Shay: How do you select the materials involved in the designs?
Jered: Constant research, trending and imagination. The brain never turns off. Sometimes I see a shoe in a store with an insane fabric texture on it that might be cool for a boot. Snap off a pic of it and see if the engineers can find the fabric on the open market. Basically anything I see that I’m visually interested in, no matter what it is, I ask myself how I could apply it to a project, and add it to my cache for later use. I’ve even ripped emblems off expensive cars cause I thought the laser etching style would make a great badge piece for a binding. This morning I was in a coffee shop and was drawn to one of the interior design elements they had hanging. The idea could easily become a P.O.P project next season that we could do in house and inexpensive. Inexpensive is going to be the key word to getting the print room to become team players in my little game on this one if it happens.
When the crew and I went to Europe last year, we took a little train ride over to Prague for a few days to check it out, and there was this giant clock tower right in the middle of square downtown where we were staying. This was the elevator shaft area from the top. I like this photo. It’s crazy looking. Almost like an H.R. Giger painting.
Shay: Do you receive input from the pro riders?
Jered: Absolutely! Their opinion is always welcome here. After all they are the face of the brand in this industry.
Shay: What programs do you use as a graphic designer?
Jered: My hands and the entire Adobe Creative Suite Package. No reason for anything else now that they’ve added Macromedia’s Flash and Dreamweaver. Final Cut Pro for editing projects.
Shay: How many products do you help design a year?
Jered: In one way or another everything in our mens line, but mostly my focus is on Print and the Ad campaigns. There are only 3 of us here running this shit, and we all have our focus points, but we all pitch in where needed when work loads get outta hand. It’s definitely a team effort.
Shay: Will you walk us through the steps taken behind the designs?
Jered: Brain storming to get a concept. Depending on the project this could be the whole Marketing and Design crew bouncing ideas off each other, or as simple as a few minutes of research. Next is real research, and then presenting verbal and visual examples to a group in a low key meeting around the couches. This has been known to go on for weeks for bigger projects such as ad campaigns and catalog designs. Once we’re all agreed, I start working on the layout and art, and that’s pretty much trial and error experimentation process. As a designer, this is the fun part. Then come the editing process, which has also been known to go on for days. Once everything has been OK’d, I start the production session, formatting, color correcting, and basically putting in the finishing touches before I send the file off to where ever it happens to be going. The smaller side pop up projects that come around a couple times a day is when it gets confusing and pace picks up. The deadlines on these are sometimes so tight there isn’t even time to think about it, just charge in with reckless abandon and make it the best you can make it in a few hours.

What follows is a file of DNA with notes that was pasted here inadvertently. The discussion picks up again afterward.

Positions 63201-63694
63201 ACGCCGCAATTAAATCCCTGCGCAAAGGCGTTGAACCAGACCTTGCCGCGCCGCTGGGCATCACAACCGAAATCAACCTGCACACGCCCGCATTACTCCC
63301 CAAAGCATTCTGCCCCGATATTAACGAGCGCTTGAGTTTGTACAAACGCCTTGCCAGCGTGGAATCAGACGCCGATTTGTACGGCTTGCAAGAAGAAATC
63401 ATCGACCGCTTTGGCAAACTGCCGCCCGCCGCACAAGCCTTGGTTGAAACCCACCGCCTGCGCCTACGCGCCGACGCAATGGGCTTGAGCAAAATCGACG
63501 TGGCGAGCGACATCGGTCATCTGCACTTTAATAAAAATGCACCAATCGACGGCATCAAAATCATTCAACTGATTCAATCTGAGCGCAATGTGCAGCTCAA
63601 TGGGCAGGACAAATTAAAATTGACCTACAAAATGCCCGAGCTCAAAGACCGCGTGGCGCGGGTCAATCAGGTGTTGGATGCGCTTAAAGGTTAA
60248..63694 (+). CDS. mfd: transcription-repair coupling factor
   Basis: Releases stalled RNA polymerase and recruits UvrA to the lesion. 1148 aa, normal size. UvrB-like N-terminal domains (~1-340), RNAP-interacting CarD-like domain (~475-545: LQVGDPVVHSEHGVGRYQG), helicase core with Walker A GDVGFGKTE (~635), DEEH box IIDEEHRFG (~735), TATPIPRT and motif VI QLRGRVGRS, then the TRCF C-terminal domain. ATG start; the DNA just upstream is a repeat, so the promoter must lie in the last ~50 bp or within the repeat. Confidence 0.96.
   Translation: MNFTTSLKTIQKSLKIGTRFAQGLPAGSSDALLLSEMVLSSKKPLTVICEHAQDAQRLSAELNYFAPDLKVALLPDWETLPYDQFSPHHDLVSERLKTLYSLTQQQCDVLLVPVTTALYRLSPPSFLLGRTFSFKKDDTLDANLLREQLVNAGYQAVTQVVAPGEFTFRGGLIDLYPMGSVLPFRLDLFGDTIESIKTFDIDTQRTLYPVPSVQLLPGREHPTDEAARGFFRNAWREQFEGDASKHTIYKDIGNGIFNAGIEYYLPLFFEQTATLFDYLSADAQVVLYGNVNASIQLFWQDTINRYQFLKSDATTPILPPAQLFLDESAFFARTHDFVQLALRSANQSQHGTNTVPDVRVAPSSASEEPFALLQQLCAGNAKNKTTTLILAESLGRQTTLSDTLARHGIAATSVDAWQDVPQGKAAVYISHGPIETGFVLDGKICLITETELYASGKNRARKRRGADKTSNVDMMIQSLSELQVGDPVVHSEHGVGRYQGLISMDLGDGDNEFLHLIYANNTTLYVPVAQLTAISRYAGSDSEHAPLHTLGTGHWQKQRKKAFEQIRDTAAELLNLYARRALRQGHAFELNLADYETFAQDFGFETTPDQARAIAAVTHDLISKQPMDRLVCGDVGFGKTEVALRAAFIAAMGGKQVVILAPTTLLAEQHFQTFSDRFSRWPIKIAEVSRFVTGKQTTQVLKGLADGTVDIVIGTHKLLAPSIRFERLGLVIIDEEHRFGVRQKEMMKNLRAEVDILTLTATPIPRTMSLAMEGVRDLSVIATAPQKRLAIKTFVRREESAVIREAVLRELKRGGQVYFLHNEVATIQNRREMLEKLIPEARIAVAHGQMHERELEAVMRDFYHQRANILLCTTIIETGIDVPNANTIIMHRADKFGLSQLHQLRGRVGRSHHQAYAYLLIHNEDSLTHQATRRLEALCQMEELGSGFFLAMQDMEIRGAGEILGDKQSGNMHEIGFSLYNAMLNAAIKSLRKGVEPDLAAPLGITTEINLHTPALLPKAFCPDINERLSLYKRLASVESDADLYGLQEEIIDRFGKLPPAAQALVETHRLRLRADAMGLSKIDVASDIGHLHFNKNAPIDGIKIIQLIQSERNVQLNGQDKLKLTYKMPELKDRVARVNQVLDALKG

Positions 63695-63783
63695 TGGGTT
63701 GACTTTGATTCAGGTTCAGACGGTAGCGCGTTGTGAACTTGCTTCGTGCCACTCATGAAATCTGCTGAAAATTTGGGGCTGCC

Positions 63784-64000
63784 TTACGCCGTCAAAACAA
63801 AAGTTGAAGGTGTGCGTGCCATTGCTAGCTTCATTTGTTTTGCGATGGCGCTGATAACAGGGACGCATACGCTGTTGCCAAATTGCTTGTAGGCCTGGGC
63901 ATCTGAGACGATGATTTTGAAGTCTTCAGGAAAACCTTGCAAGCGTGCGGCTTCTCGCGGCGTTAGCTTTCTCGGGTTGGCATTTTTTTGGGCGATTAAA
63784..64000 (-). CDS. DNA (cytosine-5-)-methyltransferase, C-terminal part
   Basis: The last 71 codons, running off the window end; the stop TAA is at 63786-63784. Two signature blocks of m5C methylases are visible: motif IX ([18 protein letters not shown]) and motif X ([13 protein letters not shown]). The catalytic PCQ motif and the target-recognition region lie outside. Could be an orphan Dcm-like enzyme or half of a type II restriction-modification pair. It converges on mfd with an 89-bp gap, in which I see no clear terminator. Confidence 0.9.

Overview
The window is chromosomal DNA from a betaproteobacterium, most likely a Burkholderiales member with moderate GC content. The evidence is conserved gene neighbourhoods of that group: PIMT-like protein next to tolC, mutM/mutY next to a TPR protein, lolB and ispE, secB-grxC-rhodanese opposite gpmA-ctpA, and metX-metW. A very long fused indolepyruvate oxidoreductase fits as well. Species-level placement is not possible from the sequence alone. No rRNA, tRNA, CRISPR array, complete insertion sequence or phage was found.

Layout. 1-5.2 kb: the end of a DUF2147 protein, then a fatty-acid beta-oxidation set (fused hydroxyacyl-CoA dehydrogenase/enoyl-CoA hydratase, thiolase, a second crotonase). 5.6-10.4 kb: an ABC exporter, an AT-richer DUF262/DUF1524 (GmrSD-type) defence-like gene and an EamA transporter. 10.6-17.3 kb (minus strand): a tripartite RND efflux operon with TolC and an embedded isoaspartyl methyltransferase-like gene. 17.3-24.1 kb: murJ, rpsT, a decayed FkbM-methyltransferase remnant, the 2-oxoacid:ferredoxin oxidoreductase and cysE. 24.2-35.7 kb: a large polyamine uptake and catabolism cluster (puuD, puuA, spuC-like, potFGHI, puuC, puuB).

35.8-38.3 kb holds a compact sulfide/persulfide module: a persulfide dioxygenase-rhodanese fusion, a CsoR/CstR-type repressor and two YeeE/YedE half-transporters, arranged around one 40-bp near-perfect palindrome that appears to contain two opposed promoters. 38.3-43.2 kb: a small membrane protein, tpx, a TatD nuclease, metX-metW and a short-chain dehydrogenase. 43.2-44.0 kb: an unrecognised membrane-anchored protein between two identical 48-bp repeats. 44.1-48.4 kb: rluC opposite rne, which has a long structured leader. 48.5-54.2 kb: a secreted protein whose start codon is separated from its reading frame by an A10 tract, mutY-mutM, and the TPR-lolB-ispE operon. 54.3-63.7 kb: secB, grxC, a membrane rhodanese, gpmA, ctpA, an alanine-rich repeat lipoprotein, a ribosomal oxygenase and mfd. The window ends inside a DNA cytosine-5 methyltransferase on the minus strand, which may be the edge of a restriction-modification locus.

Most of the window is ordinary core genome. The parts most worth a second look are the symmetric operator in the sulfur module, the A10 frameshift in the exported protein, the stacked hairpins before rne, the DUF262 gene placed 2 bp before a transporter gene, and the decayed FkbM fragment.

I think this shot was taken right after my friend Ryan smashed my sled into a tree. It was the first thing that happened on the first shuttle up the zone, after our 12 hr drive to Whistler. We hadn’t even made it there yet. We just wanted to stop at this little zone outside of town and get a few turns in before dark. Luckily it was all body damage and not engine and we still got to make those turns.
Shay: What is your favorite thing you have designed at K2?
This was in the elevator going up to the top of tower. I don’t know why everyone was looking down, but concave mirror on the ceiling looked more interesting to me.
Shay: What are you working on now?
Jered: My buddy and I started Attus Apparel in 2006. He’s a friend I met at CMC, and we’ve been bro’s ever since. He moved back home to take over his dad’s car dealership after school. After he had enough of that, he approached me with an idea he had and he needed an artist. It didn’t take much to convince me, and we’ve been taking shots at anybody and everybody ever since. It’s not a snow/skate/surf apparel line, we started it for those of us who love that type of thing and had to grow up and get jobs in the city or corporate world. It’s our way of staying unprofessional in a professional world. We love it. If we ever have an idea, we just do it! We don’t care who we offend or piss off, and people seem to like it! We really have no budget for this thing, but along the way we’ve met a ton of people who have been more than willing to help us out for a couple of shirts. Somehow within the first 6 months of our launch we landed ourselves in the New York Times style section, and it’s been picking up steam ever since.
Photo compliments of Jered Garrison
The Broken Hearted Skateboard – Aww F&%$ it’s broke by Attus Apparel
Shay: What’s your average day like at work?
Jered: I come in early. The half hour to hour of silence before the storm seems to set my day in better direction. Set my mood music and cruise the internet, check Myspace, see who’s on ichat and shoot the shit. This usually doesn’t happen till the afternoon though. Collect my thoughts and hit the grind. When I hit a slump, I go out to the warehouse and skate the ramp or shoot hoop for a bit. A lot of time is spent cracking jokes. We have a bar in our office that the average Friday centers around. The average day would be kinda boring to an outsider, but something interesting seems to happen on a daily basis. A lot of staring at computer screens for hours on end. Sometimes an outburst of frustration, cussing, and the occasional thrown object. The photo shoots, the trips we go on, events we throw, and sometimes the meetings are where it gets fun for everyone!